Quotations about:
    misbehavior


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There was a little girl,
Who had a little curl,
Right in the middle of her forehead.
When she was good,
She was very good indeed,
But when she was bad she was horrid.

Henry Wadsworth Longfellow (1807-1882) American poet
“There Was a Little Girl,” st. 1 (c. 1850)
    (Source)

Often printed with "She was very, very good" for the penultimate line, and sometimes with "And when she was bad" (e.g.).

His son, Ernest, says that Longfellow composed the rhyme while walking back and forth with his infant second daughter (Alice Mary, b. 1850). There is some dispute about this, as well as his authorship of the other stanzas of the poem.

 
Added on 30-Jan-24 | Last updated 30-Jan-24
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I believe in kindness. Also in mischief. Also in singing, especially when singing is not necessarily prescribed.

Mary Oliver (1935-2019) American poet
“Evidence” (1), Evidence (2009)
    (Source)
 
Added on 12-Nov-19 | Last updated 12-Nov-19
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The culture of any organization is shaped by the worst behavior the leader is willing to tolerate.

Gruenert and Whitaker - leader is willing to tolerate - wist_info quote

(Other Authors and Sources)
Steve Gruenert and Todd Whitaker, School Culture Rewired, ch. 3 (2015)
    (Source)

Often misattributed as "Gruenter and Whitaker".
 
Added on 16-Mar-16 | Last updated 16-Mar-16
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All menʼs misfortunes proceed from their aversion to being alone; hence gambling, extravagance, dissipation, wine, women, ignorance, slander, envy, and forgetfulness of what we owe to God and ourselves.

[Tout notre mal vient de ne pouvoir être seuls: de là le jeu, le luxe, la dissipation, le vin, les femmes, l’ignorance, la médisance, l’envie, l’oubli de soi-même et de Dieu.]

Jean de La Bruyere
Jean de La Bruyère (1645-1696) French essayist, moralist
The Characters [Les Caractères], ch. 11 “Of Mankind [De l’Homme],” § 99 (11.99) (1688) [tr. Van Laun (1885)]
    (Source)

(Source (French)). Alternate translations:

All men's misfortunes proceed from their inability to be alone, from Gaming, Riot, Extravagance, Wine, Women, Ignorance, Railing, Envy, and forgetting their duty towards God and themselves.
[Bullord ed. (1696)]

All our Misfortunes proceed from an Inability to be alone; from thence come Gaming, Riot, Extravagance, Wine, Women, Ignorance, Railing, Envy, and forgetting God and our selves.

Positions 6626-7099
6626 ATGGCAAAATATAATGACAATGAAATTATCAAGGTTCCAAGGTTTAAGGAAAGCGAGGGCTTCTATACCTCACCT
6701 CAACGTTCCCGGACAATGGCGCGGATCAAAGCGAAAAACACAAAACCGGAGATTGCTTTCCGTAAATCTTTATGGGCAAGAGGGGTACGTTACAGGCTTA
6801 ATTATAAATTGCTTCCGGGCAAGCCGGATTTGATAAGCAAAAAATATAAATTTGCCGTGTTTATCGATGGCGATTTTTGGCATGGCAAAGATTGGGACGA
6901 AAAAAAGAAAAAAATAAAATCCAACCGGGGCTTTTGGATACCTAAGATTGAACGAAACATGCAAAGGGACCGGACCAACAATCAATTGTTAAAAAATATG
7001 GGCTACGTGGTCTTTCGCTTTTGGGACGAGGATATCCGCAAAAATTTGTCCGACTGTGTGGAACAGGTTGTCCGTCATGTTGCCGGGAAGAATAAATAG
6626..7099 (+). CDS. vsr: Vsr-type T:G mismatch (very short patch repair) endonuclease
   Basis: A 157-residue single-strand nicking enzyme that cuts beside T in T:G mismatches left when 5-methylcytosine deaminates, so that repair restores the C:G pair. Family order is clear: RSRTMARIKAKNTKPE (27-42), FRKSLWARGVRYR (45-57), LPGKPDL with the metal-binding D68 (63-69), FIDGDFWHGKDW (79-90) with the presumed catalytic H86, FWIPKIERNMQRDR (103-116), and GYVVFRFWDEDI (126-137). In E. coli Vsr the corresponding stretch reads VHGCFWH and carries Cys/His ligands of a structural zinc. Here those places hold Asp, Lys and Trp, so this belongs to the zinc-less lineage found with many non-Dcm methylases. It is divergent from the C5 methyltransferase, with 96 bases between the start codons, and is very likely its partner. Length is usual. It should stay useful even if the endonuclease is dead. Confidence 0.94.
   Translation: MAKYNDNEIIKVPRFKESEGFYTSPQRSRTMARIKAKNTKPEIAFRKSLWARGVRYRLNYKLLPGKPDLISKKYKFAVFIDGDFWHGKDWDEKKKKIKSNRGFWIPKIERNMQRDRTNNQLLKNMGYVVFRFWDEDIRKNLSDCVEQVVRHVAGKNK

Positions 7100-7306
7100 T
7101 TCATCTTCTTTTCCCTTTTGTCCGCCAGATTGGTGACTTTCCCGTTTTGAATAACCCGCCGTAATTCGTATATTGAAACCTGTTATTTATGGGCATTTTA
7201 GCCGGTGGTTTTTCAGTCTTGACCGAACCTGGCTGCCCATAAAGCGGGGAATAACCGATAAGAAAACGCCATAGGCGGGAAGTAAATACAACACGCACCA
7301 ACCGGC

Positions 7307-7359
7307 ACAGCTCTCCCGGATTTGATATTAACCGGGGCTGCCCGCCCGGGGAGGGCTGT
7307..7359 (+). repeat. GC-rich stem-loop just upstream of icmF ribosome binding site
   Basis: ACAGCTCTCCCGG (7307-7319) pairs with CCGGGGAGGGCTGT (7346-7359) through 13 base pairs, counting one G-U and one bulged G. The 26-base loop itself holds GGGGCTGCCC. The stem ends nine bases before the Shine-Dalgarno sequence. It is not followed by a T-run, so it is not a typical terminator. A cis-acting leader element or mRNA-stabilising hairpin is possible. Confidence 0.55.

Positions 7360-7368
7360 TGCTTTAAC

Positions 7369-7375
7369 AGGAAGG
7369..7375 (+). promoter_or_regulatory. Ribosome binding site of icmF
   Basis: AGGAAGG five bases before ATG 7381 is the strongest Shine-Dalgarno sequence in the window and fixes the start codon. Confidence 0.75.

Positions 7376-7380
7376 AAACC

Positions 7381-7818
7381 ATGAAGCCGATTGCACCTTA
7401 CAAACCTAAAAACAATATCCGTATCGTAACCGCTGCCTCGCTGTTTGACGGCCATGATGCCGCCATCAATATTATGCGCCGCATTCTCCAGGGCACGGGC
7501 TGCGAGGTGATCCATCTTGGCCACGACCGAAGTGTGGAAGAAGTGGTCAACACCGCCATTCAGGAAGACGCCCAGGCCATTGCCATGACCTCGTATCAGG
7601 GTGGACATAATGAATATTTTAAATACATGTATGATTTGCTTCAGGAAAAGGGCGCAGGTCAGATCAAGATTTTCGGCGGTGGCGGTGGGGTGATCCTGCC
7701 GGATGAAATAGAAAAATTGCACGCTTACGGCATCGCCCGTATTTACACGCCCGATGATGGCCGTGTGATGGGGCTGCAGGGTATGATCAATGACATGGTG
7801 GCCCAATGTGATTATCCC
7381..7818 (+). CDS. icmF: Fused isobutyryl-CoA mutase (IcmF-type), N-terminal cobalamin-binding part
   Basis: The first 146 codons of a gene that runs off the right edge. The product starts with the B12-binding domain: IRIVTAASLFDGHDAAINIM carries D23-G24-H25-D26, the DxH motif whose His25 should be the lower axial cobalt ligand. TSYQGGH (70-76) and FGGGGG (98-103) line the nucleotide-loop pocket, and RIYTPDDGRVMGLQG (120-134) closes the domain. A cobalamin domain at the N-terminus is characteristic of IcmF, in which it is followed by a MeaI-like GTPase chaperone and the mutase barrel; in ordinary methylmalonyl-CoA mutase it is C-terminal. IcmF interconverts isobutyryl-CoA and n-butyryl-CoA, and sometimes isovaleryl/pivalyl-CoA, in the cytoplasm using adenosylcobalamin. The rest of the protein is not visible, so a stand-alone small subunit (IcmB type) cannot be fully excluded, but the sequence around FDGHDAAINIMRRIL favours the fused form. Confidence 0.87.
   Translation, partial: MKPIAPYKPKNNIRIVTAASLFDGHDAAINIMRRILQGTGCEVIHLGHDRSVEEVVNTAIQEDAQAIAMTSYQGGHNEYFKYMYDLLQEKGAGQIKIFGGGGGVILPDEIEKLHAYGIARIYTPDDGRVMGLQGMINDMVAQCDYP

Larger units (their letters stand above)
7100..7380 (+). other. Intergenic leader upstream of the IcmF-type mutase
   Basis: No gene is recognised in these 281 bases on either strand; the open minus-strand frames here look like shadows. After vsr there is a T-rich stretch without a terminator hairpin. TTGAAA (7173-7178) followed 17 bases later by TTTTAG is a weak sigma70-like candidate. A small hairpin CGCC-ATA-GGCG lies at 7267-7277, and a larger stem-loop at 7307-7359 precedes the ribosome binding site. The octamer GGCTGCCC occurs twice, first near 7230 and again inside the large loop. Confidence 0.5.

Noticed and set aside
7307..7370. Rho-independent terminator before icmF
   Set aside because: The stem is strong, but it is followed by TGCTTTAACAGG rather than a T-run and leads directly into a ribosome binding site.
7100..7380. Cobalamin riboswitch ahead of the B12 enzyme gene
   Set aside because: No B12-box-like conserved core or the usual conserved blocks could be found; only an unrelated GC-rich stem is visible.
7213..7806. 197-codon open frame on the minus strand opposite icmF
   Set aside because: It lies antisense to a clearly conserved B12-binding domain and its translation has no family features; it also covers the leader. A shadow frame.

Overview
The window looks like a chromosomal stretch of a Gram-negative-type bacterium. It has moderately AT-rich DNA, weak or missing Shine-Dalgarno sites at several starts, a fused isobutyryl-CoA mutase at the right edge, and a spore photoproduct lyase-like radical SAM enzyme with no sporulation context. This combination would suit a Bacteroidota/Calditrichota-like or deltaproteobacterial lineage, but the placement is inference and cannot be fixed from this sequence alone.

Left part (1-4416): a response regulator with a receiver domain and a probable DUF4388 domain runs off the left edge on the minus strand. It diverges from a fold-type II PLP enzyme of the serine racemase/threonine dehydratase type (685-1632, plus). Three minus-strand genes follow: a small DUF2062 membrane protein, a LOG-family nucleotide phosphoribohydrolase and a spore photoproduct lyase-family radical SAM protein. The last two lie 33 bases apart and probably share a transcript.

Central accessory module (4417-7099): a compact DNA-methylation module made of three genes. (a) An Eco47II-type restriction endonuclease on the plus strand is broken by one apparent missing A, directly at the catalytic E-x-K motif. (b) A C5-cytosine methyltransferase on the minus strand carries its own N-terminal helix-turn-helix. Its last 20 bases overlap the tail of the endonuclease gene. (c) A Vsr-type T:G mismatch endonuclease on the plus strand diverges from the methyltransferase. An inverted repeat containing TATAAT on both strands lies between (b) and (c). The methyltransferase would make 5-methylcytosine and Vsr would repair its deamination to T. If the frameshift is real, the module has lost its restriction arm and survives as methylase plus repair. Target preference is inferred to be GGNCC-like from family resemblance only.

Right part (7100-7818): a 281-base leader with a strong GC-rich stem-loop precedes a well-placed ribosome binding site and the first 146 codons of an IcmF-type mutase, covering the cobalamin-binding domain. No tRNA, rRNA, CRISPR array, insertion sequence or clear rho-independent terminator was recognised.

[Curll ed. (1713)]

All Mens Misfortunes proceed from their Aversion to being alone; hence Gaming, Riot, Extravagance, Wine, Women, Ignorance, Railing, Envy and Forgetfulness of God and themselves.
[Browne ed. (1752)]

All our misfortunes proceed from our inability to be alone; hence gaming, dissipation, wine, women, ignorance, slander, envy, neglect of God and ourselves.
[tr. Lee (1903)]

All our troubles spring from our inability to endure solitude: hence come gaming, luxury, dissipation, drink, licentiousness, scandal-mongering, envy, the neglect of oneself and of God.
[tr. Stewart (1970)]

 
Added on 1-Feb-04 | Last updated 8-Aug-23
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The children now love luxury; they have bad manners, contempt for authority; they show disrespect for elders and love chatter in place of exercise. Children are now tyrants, not the servants of their households. They no longer rise when elders enter the room. They contradict their parents, chatter before company, gobble up dainties at the table, cross their legs, and tyrannize their teachers.

Socrates (c.470-399 BC) Greek philosopher
(Spurious)

Often claimed as a passage from Socrates via Plato, but actually a paraphrase from a synthesis of complaints about youth in antiquity by Kenneth John Freeman, in his 1907 Cambridge dissertation "Schools of Hellas: an Essay on the Practice and Theory of Ancient Greek Education from 600 to 300 BC." See here for more discussion.
 
Added on 1-Feb-04 | Last updated 19-Feb-21
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